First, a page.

Land mines, because of their high destructive force, have been increasingly used in regions of crisis and in battlefield applications and pose a significant danger to vehicles encountering them and their occupants. Even in the case of peace keeping forces, there is a high probability that vehicles will encounter a mine and it is of considerable interest to be able to provide appropriate armoring for vehicles, especially for vehicles under-structures so as to make them more resistant to mine detonations.
Existing approaches, however, have the drawback that they may increase the weight of the vehicle and thereby making them less maneuverable or decrease the useful load.
While modern vehicles which have been designed to resist mine detonations are less sensitive to the problem and often have their chassis constructions and designs integrated with mine detonation resistant principles, it is nevertheless of interest to provide improved mine detonation blast protection for vehicles.
EP 12 75 928 A2 describes a system in which the entire bottom plate has a concave configuration with a large radius of curvature whose center of curvature lies below the vehicle. Such a configuration of the bottom plate has the advantage of a greater deformation resistance to counteract the explosion pressure of a landmine detonation and precludes some of the danger of buckling of the structure which can occur in an outwardly convex understructure. The drawback of this earlier arrangement is the high fabrication cost of the bottom plate which requires a rolling of high strength armoring steel, the handling of which involves very expensive technology.
It is the principal object of the present invention to provide a mine-detonation resistant vehicle understructure which can be integrated into an armored vehicle and which can provide improved mine-detonation blast protection and which will have a modular construction with a minimum possible limitation on the useful load and useful space of the vehicle.
Another object of the invention is to provide an improved understructure for a mine-detonation resistant vehicle which will limit the destructive effect of a mine blast and provide improved protection to the interior of the vehicle its occupants.
Still another object of the invention is to provide an understructure for an armored vehicle which has the advantage of the concave bottom plate configuration but which is more economical.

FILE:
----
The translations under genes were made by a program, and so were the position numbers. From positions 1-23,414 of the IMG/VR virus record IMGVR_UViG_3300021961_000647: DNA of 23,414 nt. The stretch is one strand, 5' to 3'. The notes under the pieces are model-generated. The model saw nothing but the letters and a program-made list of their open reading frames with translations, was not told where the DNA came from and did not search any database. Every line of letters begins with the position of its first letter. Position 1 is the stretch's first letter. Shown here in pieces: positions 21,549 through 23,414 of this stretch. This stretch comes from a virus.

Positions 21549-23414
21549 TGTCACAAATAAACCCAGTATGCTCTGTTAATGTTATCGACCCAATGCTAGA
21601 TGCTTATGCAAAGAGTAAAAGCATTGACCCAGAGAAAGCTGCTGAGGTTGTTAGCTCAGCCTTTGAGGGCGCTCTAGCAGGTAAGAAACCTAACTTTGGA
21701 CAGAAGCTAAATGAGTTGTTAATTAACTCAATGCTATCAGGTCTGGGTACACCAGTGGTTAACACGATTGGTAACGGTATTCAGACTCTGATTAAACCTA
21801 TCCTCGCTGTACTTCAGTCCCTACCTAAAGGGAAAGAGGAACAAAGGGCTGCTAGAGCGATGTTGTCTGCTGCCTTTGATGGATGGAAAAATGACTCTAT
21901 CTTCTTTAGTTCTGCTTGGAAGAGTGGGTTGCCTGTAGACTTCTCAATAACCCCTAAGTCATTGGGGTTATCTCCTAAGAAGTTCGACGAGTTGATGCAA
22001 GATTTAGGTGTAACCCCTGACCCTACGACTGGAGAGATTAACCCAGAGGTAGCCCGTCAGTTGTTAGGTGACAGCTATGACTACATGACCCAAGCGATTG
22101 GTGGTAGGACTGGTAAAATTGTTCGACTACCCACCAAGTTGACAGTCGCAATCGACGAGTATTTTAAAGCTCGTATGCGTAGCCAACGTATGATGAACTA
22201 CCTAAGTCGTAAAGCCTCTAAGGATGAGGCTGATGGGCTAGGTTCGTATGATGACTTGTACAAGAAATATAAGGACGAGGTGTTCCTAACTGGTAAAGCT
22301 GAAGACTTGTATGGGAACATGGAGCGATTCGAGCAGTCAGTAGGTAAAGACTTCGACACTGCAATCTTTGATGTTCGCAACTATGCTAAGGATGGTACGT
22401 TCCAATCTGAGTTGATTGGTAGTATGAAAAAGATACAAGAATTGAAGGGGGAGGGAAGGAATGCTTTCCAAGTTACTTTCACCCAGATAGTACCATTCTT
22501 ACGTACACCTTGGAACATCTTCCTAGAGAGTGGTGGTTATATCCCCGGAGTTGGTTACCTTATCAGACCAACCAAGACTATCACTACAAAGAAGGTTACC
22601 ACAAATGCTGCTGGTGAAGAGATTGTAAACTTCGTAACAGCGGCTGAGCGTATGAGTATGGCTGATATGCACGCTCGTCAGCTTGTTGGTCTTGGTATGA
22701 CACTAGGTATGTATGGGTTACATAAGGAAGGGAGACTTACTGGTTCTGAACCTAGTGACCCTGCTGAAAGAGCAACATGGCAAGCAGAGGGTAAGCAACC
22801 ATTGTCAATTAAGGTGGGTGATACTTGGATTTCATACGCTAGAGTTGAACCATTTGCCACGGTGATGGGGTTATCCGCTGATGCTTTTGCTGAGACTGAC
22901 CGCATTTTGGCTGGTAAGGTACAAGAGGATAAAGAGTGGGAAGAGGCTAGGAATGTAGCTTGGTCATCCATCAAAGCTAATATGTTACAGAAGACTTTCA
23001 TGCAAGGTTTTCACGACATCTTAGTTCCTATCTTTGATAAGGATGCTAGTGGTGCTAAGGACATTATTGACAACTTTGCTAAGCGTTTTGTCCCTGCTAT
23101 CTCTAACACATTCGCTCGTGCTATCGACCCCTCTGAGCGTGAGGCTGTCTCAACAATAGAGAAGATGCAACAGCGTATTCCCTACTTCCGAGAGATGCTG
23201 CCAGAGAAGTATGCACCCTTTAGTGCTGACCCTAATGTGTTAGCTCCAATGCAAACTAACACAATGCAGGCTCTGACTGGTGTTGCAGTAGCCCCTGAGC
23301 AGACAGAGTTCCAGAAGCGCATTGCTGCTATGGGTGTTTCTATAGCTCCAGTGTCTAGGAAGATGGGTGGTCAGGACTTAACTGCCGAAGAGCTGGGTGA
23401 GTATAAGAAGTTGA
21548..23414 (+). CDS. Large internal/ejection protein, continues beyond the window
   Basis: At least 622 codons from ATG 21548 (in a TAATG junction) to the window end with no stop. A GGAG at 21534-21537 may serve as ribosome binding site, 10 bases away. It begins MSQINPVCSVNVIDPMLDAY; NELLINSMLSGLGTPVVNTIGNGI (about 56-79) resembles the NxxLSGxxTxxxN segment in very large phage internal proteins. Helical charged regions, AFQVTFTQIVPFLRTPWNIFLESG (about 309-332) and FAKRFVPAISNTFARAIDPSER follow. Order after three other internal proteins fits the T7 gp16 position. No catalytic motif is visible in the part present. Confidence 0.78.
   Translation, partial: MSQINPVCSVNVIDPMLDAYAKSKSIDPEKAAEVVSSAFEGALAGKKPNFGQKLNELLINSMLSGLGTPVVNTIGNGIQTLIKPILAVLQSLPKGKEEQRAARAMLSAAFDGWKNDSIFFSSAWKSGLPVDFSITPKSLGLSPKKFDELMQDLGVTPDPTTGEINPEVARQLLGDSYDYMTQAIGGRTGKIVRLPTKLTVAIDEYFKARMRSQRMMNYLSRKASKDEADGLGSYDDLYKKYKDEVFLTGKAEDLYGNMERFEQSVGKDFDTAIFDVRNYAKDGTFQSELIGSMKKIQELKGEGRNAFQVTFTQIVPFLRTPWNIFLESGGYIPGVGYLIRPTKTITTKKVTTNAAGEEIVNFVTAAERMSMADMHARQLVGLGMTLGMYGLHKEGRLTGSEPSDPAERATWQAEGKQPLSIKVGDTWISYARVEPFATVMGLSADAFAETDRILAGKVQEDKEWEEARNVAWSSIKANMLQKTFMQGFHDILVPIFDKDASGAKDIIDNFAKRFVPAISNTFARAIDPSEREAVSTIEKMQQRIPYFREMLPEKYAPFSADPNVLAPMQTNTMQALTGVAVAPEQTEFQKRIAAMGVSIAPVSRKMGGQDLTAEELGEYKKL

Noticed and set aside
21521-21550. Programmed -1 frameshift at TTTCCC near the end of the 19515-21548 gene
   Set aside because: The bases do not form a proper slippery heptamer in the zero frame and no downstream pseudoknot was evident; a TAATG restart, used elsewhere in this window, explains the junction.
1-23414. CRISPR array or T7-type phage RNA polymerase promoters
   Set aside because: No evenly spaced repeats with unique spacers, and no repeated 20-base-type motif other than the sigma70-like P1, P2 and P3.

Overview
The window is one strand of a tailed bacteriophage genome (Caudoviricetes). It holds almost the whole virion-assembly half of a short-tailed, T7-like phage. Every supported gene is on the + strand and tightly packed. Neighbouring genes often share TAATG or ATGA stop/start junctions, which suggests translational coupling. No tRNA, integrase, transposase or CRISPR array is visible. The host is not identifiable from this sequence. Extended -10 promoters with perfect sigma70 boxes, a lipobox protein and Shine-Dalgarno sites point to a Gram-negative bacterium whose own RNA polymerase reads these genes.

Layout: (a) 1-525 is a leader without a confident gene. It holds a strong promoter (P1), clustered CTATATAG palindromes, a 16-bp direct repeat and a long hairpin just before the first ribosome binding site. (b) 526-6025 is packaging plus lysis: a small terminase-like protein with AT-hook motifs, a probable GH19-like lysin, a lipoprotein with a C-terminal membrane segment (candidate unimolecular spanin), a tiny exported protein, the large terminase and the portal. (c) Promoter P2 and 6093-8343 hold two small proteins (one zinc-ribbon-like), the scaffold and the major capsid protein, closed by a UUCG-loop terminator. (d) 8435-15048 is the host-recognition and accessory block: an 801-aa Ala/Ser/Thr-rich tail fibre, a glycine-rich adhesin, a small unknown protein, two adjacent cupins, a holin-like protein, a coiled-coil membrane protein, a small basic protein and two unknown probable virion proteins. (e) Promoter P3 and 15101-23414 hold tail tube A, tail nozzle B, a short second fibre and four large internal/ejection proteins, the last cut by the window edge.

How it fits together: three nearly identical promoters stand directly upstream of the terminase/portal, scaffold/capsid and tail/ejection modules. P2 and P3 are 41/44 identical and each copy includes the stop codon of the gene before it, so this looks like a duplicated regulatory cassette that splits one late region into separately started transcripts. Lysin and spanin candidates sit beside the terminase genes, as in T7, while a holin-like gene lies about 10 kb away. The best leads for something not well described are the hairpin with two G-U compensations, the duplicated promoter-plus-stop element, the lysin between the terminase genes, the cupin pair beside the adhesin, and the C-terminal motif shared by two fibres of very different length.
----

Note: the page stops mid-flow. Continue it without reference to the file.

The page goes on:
These objects and others which will become more readily apparent hereinafter are attained, in accordance with the invention in a mine-detonation-resistant vehicle understructure which comprises:
an inwardly bent armored bottom plate mounted on a bottom of a vehicle and convex toward the ground, the bottom plate being formed with at least one bending edge extending longitudinally with respect to the vehicle;
a foot board spaced above the bottom plate and mounted on the vehicle without a direct connection to the bottom plate; and
a deformation space formed between the bottom plate and the foot board enabling deformation of the bottom plate toward the foot board as a result of a mine detonation.
With this construction, the inward bulging or further bending of the bottom plate, while permitted within the deformation space, has minimum danger to the occupants of the vehicle, when that bottom plate is mechanically decoupled from the more inwardly lying plate which has been described herein as a footboard to distinguish it from the bottom plate but which also may be armored or composed of reinforcement steel.
The foot plate is not mechanically connected directly with the armored bottom plate therebelow and in addition, is separated from the bottom plate which has one or more bending edges and is bent inwardly and defines the deformation-permitting free space with the footboard.
According to a feature of the invention, the footboard is composed intrinsically of a fragment trapping material or is provided in combination with a fragment trapping material. More particularly, a mine fragment or detonation resistant carpet can be provided on the footboard and can be comprised of a flexible high strength material, for example, a plurality of layers of an aramide fabric as a barrier against passage of fragments into the interior of the vehicle. Any other body armor fragment-trapping material can be used as well. In a feature of the invention, the fragment-trapping carpet can be fastened only at its edges to the footboard or secured to the footboard only at the peripheral edges thereof.